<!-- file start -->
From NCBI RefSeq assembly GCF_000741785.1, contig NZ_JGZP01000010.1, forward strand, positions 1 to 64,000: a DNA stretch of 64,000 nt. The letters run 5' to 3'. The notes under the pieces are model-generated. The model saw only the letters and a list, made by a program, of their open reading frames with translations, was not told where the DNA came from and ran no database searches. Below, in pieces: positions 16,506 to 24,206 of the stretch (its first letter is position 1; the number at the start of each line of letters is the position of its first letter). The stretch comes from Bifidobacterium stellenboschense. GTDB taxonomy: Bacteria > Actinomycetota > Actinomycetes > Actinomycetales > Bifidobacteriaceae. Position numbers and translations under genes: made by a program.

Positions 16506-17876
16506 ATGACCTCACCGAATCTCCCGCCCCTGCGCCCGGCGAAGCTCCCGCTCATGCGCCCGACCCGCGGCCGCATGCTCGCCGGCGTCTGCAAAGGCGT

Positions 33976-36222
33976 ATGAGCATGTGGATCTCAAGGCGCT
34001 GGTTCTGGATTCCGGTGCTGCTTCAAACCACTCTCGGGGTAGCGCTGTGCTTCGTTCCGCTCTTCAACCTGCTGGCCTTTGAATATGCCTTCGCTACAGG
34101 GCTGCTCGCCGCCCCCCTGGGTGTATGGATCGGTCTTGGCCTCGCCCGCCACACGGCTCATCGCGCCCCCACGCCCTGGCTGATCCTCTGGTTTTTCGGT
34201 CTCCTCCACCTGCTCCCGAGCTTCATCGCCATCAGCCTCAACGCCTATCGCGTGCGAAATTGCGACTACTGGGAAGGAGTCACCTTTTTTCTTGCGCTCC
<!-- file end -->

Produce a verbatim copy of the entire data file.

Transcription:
From NCBI RefSeq assembly GCF_000741785.1, contig NZ_JGZP01000010.1, forward strand, positions 1 to 64,000: a DNA stretch of 64,000 nt. The letters run 5' to 3'. The notes under the pieces are model-generated. The model saw only the letters and a list, made by a program, of their open reading frames with translations, was not told where the DNA came from and ran no database searches. Below, in pieces: positions 16,506 to 24,206 of the stretch (its first letter is position 1; the number at the start of each line of letters is the position of its first letter). The stretch comes from Bifidobacterium stellenboschense. GTDB taxonomy: Bacteria > Actinomycetota > Actinomycetes > Actinomycetales > Bifidobacteriaceae. Position numbers and translations under genes: made by a program.

Positions 16506-17876
16506 ATGACCTCACCGAATCTCCCGCCCCTGCGCCCGGCGAAGCTCCCGCTCATGCGCCCGACCCGCGGCCGCATGCTCGCCGGCGTCTGCAAAGGCGT

Positions 33976-36222
33976 ATGAGCATGTGGATCTCAAGGCGCT
34001 GGTTCTGGATTCCGGTGCTGCTTCAAACCACTCTCGGGGTAGCGCTGTGCTTCGTTCCGCTCTTCAACCTGCTGGCCTTTGAATATGCCTTCGCTACAGG
34101 GCTGCTCGCCGCCCCCCTGGGTGTATGGATCGGTCTTGGCCTCGCCCGCCACACGGCTCATCGCGCCCCCACGCCCTGGCTGATCCTCTGGTTTTTCGGT
34201 CTCCTCCACCTGCTCCCGAGCTTCATCGCCATCAGCCTCAACGCCTATCGCGTGCGAAATTGCGACTACTGGGAAGGAGTCACCTTTTTTCTTGCGCTCC